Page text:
Saturday, July 5, 2008

The Storm

As predicted, we had a major Weather Event during our camping vacation on the Eastern Shore last week. It went like this:

1. Clear skies.
2. Everything's fine.
3. Mr. Rogers' Neighborhood.
4. Category Three Hurricane.
5. Awning ripped off pop-up camper; other major, structural canvas pieces ripped; children traumatized for life.
6. Happy Vacation. You did not die.
7. The End.

Now, let's hear the children's version of events:

Son: Day 4
On the 4th day we were here there was a great typhoon. It was at the end of the day right as we were eating marshmallows. We all rushed into the camper except my StepDad. When we were in the camper, the wind was so bad we were rocking back and forth. Mom was trying to comfort us saying it's going to be fine or it's almost over. But we knew that it was bad because we were being soaked by the leaks in the camper. People outside were running all around, things were hitting the camper and all kinds of stuff was happening. Then my Stepdad told us all these plans in case of a tornado* But in the end we were all fine, except the hammock, which looked like a sailboat's sail during the storm.

Daughter: Day 4
Today everything was fine. Brother and I went putt-putting and I won for the first time. The score was 51-52. Then we all went to the bathroom except my Mom.** A storm came in and the camper got torn and the hammock was twisted around 697 times. My Mom had to p** like a race horse. She hadn't p**d since lunch time. We finally fell asleep.

* Vacation Tip #1: When death is imminent and you're trying to comfort children by saying anything but what is actually happening, suppress Stepdad's talk about emergency tornado procedures, which may include, "If you hear something that sounds like an oncoming train, we're all going to die, so here is the emergency plan: Dive head first into the pedal-boat pond and stay underwater until the tornado passes."

** Vacation Tip #2: Never let the fact that the campground's community bathrooms are located in the state of Maine deter you from walking the distance several times a day. You never know when an unpredicted tropical depression will strike, rendering you helpless, trapped in a camper with two children and no facilities.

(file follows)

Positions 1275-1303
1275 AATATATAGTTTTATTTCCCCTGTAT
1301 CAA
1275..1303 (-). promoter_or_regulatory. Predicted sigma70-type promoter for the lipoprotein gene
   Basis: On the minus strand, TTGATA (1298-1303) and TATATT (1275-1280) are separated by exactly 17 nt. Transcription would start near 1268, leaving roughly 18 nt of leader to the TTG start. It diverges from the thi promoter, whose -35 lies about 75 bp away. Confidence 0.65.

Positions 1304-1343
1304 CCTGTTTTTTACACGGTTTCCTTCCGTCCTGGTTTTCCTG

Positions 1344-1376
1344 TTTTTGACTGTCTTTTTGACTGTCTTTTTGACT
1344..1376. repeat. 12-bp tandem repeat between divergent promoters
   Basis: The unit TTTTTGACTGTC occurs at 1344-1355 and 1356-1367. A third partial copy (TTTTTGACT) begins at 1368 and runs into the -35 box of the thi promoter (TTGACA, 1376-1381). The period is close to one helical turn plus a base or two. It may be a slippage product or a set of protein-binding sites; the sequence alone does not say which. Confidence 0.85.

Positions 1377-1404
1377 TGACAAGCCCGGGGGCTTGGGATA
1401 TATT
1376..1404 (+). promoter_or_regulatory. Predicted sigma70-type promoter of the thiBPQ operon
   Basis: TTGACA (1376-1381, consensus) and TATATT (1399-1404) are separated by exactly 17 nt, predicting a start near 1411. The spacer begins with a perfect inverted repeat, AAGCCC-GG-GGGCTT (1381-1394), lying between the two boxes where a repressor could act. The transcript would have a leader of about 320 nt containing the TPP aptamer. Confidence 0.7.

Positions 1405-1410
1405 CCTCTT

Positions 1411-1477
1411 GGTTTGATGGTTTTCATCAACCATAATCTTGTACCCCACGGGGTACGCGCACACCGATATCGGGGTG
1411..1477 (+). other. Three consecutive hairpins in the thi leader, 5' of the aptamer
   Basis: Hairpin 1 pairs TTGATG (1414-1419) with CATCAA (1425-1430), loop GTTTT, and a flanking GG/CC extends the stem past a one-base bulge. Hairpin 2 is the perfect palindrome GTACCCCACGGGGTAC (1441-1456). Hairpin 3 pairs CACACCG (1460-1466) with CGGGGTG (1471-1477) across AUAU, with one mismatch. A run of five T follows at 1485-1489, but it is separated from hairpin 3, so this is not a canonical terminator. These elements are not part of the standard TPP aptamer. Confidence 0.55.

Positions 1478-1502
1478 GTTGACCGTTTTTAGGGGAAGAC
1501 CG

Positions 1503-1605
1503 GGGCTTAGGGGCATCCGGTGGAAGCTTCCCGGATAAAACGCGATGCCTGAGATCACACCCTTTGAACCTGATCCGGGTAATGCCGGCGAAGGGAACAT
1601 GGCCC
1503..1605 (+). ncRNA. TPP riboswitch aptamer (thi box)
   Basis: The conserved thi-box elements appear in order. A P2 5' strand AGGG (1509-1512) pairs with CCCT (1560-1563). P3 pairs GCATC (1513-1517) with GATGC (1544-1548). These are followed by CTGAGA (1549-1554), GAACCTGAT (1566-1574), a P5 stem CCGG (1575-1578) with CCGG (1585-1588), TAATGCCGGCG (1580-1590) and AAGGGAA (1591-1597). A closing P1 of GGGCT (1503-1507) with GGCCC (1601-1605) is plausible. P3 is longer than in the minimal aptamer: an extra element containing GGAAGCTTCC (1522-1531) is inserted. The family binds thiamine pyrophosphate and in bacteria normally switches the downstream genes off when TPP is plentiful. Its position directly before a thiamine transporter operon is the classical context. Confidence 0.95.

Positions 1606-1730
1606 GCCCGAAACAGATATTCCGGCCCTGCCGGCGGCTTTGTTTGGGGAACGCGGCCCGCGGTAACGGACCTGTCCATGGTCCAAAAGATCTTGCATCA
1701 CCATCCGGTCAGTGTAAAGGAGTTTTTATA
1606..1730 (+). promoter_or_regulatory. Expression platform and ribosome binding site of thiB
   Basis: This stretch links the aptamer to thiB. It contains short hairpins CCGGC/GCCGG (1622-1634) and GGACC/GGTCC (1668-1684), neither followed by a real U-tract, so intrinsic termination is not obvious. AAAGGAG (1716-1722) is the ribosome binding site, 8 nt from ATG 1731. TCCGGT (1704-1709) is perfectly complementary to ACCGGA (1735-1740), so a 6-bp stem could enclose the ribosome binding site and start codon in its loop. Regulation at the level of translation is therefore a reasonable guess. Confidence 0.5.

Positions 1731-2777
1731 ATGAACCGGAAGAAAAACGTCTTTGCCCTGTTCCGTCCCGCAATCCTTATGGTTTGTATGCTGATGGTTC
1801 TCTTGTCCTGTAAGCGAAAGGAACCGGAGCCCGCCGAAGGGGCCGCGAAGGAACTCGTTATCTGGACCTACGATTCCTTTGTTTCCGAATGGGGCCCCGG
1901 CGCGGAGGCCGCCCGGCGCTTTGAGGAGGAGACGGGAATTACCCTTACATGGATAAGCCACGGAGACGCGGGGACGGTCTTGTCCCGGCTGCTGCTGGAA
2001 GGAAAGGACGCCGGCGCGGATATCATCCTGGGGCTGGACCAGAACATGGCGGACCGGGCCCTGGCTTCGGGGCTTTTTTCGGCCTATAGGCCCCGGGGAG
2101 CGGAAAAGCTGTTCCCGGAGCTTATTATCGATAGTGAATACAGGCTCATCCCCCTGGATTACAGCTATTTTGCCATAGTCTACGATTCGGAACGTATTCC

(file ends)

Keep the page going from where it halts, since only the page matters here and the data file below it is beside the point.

And an ardent desire to be someplace far, far away.


Grandma J said...

How scarey. I can't imagine camping during a storm like that. Being a new transplant to Texas, the threat of a tornado makes my heart pound right out of my chest.
I did learn something important. Dive head first into the pond and stay underwater until the tornado passes.
Would the pool here at the compound work as well?

Your kids are good descriptive writers!

Chesapeake Bay Woman said...

gj - I didn't pay attention to the actual emergency plan because I was so stunned that all my work in calming people down was instantly for naught.... so I may have made up that part about diving in the pond. I do know we had to go somewhere close to the pond though...

My emergency preparedness plan was quite simple and amazingly close to how I approach housework: denial.

Bear Naked said...

The last time we went camping there was a HUGE storm one night.
I was so terrified I made hubby come and sit in the car with me.
We ended up sleeping in there all night.

kaffy said...

CBW: Your vacation pictures are INCREDIBLE. Thank you for posting them! I'm glad you're back, dear friend. I'm embarrassed to say how many times I checked your blog when you were gone just to visit the old pix and see if there were any more comments. I guess I fall into the category of "lurker" at times, since it's not always so easy to leave a witty, topical comment (like foolery and the others do so effortlessly). But I think about you and hope you are surviving and finding some moments of joy out there in the country. xxooxx

Chesapeake Bay Woman said...

BN- Going to the car would have made all the sense in the world, but I was afraid if I opened the camper door it would fly off. And I believe our weight was the only thing holding that camper in place.

Kathy - Lurk all you want and never underestimate your wit and humor. When are you going to start YOUR blog so I can lurk in your neighborhood? (Not the family one, the Other One we've talked about.)

foolery said...

Holy frijoles, Miss Cheeky! You are a storm magnet. And I'm pretty sure I would have peed in a Snapple bottle if I had to, although I hear that is NOT easy.

Glad you're home safe. I can see the apple doesn't fall far from the tree in the humor department, too. :)

Chesapeake Bay Woman said...

foolery - i considered alternatives, however i didn't have a snapple bottle handy. plus, my aim is not that good...

I laughed myself when I read what Son and Daughter wrote. And Son was absolutely correct in that the hammock was blowing like a sail on a sailboat....and Daughter's number of 697 twists in the rope was also accurate. Extremely accurate.

Storm Magnet